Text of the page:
Do you consider a mixed voice placed right behind the nose a belt? Some do. If not, I know from personal experience that extending the chest voice too far up can cause some serious vocal damage. In short< is there a healthy way to " belt"?

Thanks again

Hi, Lanie

Thank you for the follow-through question.

A note that is belted does not sit right behind the nose – mixed or not.

Not everyone means the same thing by the terms “belt” and “mixed”.

Every singer comes with assets and liabilities. As a professional singer and vocal coach, I know that proper training and well-structured daily practicing is everything.

Serious vocal damage is the end result of bad training.

Yes, there is a healthy way to belt – and a healthy way to maintain that belt.

My job is to teach you how.

Best regards,
Sean Martinfield

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Sean Martinfield


I am a professional vocal coach in San Francisco. I have published over 3300 responses related to vocal training - particularly as it relates to Musical Theatre, Pop/Standard, and Opera. I have 30 years of experience as a personal trainer to working singers and actors in the San Francisco Bay Area. I sang professionally for 20 years and know what it means to live the life of a musician. I can determine your voice category, i.e., Tenor, Baritone, Bass, Soprano, Mezzo-Soprano, Alto, Alto Belter, etc., and how to broaden and strengthen your range. Need an audition song for a Broadway Musical? I can assist you with your song selections and help you build an audition portfolio that demonstrates your vocal category and meets the requirements specified in the audition notice. I have created a vocal methodology, "The Belter`s Method". It will enable those in Cabaret and Musical Theatre to practice more efficiently because it focuses on the vocal demands of professional performers and will keep you performance-ready. If what you want is a better voice and more control over your career moves and choices, contact me at: I am also a music and cultural critic for and I interview internationally recognized musicians, singers, dancers, and recording artists -- particularly those who are now appearing or scheduled to perform in San Francisco.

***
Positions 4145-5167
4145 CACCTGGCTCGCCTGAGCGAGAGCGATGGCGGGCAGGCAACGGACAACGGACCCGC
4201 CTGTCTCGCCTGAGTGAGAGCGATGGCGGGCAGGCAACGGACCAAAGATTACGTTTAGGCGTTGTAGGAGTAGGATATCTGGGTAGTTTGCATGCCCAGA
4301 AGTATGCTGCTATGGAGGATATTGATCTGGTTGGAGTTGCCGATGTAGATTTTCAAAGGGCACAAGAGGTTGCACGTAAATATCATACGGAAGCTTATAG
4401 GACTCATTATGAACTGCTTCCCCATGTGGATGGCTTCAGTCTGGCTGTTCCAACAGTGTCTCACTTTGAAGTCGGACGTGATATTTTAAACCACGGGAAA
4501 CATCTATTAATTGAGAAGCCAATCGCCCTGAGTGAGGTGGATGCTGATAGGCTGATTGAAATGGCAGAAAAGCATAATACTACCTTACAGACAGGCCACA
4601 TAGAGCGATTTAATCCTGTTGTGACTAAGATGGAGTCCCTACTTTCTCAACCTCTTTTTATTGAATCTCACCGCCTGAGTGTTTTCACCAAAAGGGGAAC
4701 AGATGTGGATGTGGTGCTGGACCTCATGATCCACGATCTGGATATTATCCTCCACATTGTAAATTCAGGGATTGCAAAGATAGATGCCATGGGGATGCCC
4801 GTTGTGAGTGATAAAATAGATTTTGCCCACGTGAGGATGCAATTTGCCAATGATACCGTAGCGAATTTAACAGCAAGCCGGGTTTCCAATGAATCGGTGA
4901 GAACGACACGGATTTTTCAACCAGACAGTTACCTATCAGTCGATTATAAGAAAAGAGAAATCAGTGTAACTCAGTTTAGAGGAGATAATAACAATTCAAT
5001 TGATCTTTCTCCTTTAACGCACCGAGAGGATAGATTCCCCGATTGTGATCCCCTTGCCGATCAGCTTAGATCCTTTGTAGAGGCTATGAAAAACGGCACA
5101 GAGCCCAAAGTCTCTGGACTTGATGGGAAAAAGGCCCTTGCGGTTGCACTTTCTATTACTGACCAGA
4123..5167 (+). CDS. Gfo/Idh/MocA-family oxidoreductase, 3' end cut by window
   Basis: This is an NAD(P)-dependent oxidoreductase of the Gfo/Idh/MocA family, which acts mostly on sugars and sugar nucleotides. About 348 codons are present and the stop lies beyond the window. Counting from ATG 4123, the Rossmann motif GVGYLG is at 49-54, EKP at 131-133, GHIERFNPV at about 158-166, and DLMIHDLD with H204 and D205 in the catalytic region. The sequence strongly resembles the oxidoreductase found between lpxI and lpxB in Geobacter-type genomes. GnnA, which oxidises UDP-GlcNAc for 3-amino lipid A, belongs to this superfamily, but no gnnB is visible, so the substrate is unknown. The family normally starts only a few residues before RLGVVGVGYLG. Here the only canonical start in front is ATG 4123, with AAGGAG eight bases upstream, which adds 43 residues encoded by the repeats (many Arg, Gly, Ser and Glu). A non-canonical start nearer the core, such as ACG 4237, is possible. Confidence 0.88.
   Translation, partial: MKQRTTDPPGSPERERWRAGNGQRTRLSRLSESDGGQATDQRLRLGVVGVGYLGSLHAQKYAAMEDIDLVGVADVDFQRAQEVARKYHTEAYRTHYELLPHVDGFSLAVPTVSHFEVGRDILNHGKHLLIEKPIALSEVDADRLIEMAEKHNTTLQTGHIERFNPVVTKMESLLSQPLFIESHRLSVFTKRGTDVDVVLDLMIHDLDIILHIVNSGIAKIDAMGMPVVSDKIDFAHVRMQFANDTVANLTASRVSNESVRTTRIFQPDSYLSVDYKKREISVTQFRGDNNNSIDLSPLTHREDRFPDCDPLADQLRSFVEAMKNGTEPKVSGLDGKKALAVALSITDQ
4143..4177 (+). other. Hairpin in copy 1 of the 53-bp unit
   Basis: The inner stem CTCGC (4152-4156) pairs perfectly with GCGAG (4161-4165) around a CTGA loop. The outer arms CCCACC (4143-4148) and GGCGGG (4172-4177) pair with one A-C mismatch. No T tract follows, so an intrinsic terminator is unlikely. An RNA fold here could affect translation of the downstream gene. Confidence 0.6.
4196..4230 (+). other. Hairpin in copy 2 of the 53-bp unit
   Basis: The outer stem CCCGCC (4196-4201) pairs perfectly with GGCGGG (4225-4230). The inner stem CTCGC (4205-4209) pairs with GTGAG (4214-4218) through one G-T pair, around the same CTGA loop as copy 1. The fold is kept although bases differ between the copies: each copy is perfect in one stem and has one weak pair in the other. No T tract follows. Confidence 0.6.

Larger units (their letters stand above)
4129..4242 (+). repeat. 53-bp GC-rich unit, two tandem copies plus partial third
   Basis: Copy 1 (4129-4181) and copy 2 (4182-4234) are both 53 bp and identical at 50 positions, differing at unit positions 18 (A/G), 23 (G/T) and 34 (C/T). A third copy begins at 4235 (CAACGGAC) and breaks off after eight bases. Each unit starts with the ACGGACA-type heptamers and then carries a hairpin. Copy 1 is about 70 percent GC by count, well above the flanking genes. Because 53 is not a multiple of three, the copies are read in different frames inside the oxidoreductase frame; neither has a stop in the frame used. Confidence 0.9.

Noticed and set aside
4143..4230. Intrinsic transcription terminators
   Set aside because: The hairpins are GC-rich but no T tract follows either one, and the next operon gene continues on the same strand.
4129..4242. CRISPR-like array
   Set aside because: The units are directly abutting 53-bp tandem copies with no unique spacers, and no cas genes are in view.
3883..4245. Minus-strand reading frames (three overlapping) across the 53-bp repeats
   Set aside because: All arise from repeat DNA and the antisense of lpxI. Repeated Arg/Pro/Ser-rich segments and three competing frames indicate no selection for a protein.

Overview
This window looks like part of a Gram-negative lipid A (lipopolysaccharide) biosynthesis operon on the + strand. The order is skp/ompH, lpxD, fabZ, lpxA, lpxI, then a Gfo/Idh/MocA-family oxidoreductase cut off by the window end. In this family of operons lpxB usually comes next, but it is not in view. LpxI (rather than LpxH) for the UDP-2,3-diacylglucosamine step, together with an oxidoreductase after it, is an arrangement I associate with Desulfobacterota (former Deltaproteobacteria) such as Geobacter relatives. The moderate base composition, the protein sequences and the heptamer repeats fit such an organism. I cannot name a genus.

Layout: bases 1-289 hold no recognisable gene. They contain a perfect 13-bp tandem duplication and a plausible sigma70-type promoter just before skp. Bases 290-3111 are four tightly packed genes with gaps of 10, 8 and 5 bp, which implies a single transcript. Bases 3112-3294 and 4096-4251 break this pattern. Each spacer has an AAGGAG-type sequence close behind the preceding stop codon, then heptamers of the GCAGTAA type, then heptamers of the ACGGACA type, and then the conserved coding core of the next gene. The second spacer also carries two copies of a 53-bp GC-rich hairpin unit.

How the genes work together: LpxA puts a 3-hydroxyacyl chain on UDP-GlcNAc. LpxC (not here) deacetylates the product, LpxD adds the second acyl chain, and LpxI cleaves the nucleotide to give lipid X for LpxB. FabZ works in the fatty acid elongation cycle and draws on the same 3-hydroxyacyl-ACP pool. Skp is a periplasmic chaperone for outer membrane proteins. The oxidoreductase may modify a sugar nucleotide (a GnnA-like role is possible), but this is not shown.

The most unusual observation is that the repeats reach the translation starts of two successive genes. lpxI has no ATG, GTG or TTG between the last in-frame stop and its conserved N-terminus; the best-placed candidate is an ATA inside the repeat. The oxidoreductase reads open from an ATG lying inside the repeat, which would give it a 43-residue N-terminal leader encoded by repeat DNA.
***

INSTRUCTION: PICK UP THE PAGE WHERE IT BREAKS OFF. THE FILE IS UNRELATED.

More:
As a vocal coach, I work primarily with singers and actors throughout the San Francisco Bay Area. My students range from absolute beginners to working professionals, from kids to senior citizens. The vast majority of my clients come to me through recommendation. I know how to identify any singer's vocal category, i.e., soprano, tenor, alto, baritone, etc. I know how to muscle-up every singer's vocal range and to expand it beyond conventional definitions. I have developed a vocal methodology for those who want to know how to belt, THE BELTER'S METHOD. There are a number of major components to my work as a vocal coach. The first is to identify the client's vocal category and to strengthen and maximize the vocal range accordingly. Then it's about teaching a reliable vocal workout that will enable the client to gain better control of their musicianship. That includes scale work to expand the vocal range and to improve placement, breath control, and diction. Then we work on material for the audition portfolio, the immediate job or assignment, a recording session, etc. My task to is to better equip singers and actors who are hoping to or relying upon their performance skills and vocal endurance to maintain a career in the Performing Arts. My clients regularly appear in cabarets and musical productions throughout the San Francisco Bay Area. Some have worked in New York and gone on National Tours. For more information, Contact me at:


San Francisco State University – BA in Theatre Arts; graduate work in Theatre, Philosophy, and Comparative Reiligion. Pacific School of Religion, Berkeley – Graduate work in Ethics